Lumby politicians aren’t rushing to pick sides in a dispute between the province and its workers.
Council took no action after receiving a request from the B.C. Government and Service Employees Union to oppose the selling of the liquor distribution system.
“We don’t have enough information from either side,” said Mayor Kevin Acton.
“We need to collect more information.”
Lumby officials will pursue the matter further at the Union of B.C. Municipalities convention in September.
Coun. Jo Anne Fisher says she supports the cautious approach.
“I have my own personal views but that’s nothing to do with council making a decision. It’s a big issue,” she said.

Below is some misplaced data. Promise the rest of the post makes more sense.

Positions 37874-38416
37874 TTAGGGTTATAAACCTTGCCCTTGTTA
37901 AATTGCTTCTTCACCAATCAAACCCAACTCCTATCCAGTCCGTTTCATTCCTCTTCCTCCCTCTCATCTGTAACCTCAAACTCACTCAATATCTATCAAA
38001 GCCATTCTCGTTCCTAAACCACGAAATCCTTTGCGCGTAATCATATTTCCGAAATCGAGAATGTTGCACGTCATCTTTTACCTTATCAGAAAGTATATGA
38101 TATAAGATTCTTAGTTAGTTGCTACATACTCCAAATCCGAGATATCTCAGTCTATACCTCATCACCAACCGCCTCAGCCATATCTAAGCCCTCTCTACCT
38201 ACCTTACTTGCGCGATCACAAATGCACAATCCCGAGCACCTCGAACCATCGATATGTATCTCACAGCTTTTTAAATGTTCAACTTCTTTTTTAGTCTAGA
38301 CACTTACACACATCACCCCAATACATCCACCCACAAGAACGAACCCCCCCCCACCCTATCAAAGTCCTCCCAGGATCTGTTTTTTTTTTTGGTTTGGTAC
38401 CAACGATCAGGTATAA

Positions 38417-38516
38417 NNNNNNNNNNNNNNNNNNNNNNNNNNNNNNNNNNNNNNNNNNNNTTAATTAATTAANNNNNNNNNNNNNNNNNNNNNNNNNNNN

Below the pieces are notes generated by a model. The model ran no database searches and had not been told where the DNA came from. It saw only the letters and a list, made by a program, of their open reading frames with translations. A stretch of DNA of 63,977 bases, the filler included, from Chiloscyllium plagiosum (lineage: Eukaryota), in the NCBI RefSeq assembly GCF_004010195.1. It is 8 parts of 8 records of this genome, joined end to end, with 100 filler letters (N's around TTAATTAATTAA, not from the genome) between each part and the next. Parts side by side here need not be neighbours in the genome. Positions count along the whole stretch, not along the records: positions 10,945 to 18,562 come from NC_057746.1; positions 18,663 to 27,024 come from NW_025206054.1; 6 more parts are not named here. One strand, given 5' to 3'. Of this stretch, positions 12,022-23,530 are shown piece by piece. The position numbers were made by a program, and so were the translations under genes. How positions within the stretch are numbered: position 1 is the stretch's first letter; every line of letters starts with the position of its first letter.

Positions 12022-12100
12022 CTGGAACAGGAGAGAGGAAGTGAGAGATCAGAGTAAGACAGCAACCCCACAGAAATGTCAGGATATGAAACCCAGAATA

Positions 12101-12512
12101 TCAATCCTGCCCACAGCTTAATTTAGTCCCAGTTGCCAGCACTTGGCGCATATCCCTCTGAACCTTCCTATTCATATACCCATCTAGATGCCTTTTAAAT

The government recently selected four proponents for the proposed privatization of warehouses and distribution services.
“The B.C. government is currently exploring what might be possible and will only move forward if a better service delivery model can be provided by the private sector,” states a government release.
“Any new system would have to demonstrate itself to be more effective and efficient, and provide lower overall costs to government.”
The BCGEU, though, claims privatization will negatively impact communities and the province’s finances.
“In the last five years, the Liquor Distribution Branch we all own contributed a net income of $4.3 billion to help pay for public services such as health, education and highways,” said Darryl Walker, BCGEU president, in a letter to Lumby council.
“The LDB system should not be fractured. The central distribution system and the stores must stay together in one system. It’s what makes it work.”